Kokomo Tribune; Kokomo, Indiana

Opinion

December 2, 2013

BRIAN HOWEY: Highways for Hoosier innovation

Pence must figure out how to fund more road work.

Drifting back in time, I can see my family loading up the Rambler for that Thanks- giving trip up to Grandma’s house in Mishawaka.

We became “motorists,” leaving Peru in the Wabash Valley behind, climbing up the ridge to Mexico on old U.S. 31. Another 20 miles later, we would come to a stoplight. There was a one-lane bridge spanning the Tippecanoe River north of Rochester, and in this place, the main north/south U.S. highway in Indiana became a travesty.

My father, a mild-mannered newspaper editor, would whip off his eyeglasses and quietly seethe about the U.S. 31 of the late 1960s. Twenty miles to the north it was a one-lane bridge. Twenty miles to the south it was Stoplight City.

“A complete embarrassment for the state,” he would grumble.

As of this past Tuesday, U.S. 31 took a further step of evolution as the new Major Moves-era Kokomo bypass opened, and for one bright shining moment, as the Elkhart Chamber’s Kyle Hannon observed, turned into a brief traffic jam.

Within the next two or three years — once freeway exchanges are finished between Lakeville and South Bend, and through Westfield and Carmel — the chief grumble prompter will be the left lane Larrys who never learned that “passing lane” concept in driver’s ed.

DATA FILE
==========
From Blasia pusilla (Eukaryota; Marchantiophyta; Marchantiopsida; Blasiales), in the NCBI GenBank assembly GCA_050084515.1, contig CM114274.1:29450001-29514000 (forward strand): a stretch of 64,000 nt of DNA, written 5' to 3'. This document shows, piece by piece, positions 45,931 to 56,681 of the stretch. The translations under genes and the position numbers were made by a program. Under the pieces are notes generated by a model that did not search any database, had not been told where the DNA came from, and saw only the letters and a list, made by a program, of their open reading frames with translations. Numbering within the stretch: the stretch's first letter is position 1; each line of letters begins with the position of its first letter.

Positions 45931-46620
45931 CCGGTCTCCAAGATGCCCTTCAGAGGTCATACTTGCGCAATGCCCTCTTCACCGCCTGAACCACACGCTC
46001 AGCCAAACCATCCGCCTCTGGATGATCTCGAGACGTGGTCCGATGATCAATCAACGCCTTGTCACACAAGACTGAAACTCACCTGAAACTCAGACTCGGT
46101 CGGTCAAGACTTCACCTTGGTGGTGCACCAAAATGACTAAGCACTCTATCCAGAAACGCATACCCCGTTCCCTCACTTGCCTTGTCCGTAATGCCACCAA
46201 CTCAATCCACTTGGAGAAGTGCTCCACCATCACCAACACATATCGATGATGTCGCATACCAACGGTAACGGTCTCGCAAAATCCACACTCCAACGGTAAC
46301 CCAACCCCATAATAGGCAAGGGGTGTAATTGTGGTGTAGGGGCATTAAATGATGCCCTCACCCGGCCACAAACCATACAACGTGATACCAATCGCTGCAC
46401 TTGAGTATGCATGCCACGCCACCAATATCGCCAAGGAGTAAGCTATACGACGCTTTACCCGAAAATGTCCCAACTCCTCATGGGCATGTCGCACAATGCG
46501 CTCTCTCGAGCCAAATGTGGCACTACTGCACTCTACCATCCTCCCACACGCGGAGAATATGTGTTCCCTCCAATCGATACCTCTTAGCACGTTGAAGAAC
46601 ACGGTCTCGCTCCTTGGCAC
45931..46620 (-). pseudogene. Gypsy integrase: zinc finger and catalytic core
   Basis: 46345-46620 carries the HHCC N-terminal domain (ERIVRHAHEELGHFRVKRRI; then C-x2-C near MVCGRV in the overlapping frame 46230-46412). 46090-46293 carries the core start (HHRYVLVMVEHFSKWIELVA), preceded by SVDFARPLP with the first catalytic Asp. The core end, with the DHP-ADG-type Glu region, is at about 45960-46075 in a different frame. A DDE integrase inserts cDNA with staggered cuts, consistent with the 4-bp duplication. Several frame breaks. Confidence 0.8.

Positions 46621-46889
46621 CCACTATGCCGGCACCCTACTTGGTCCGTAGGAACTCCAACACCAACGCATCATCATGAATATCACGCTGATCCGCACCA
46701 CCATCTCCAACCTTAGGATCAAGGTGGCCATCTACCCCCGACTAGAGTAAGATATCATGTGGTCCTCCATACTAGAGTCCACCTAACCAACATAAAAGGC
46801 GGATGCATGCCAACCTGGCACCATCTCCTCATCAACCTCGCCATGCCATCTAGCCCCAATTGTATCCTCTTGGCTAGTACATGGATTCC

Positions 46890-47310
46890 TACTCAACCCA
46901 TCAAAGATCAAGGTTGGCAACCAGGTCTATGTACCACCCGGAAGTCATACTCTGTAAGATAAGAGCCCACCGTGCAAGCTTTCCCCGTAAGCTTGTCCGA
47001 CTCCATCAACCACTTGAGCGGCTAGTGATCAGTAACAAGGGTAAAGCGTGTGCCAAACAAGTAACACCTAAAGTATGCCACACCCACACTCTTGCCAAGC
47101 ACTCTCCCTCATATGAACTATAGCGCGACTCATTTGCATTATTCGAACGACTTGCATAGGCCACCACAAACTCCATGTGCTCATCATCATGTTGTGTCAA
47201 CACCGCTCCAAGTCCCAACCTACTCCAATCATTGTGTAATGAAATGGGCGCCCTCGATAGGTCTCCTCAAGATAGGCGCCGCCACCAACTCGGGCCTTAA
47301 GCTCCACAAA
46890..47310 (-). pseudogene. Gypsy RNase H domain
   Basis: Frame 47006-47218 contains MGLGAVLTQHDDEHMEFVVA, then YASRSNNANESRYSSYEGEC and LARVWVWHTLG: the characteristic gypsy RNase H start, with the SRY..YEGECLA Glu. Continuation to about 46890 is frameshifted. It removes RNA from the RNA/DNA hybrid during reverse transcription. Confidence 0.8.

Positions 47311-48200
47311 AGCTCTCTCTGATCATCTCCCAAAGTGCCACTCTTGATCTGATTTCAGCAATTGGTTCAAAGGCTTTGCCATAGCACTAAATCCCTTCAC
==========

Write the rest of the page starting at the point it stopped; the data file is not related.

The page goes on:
You can thank Purdue President Mitch Daniels and his current station high above his university’s famed Road School for accelerating the U.S. 31 evolution. As governor, he was all about “asset management,” and he parlayed a $3.8 billion lease of the Indiana East/West Toll Road into Major Moves, what he would describe as a “fully funded 10-year road plan.”

Many folks along the toll road counties seethed over what they called the “selling” of that highway, even though their counties received millions of dollars to which the other 85 counties never had access. At one point in his first term, Daniels saw his approval rating plummet below 40 percent. But Daniels was a potential presidential candidate from the school of “good policy makes good politics.” He weathered his approval crisis, won re-election with 58 percent of the vote, and was rewarded when he revved up his Harley and took the first cruise on the new I-69 extension between Evansville and Crane.

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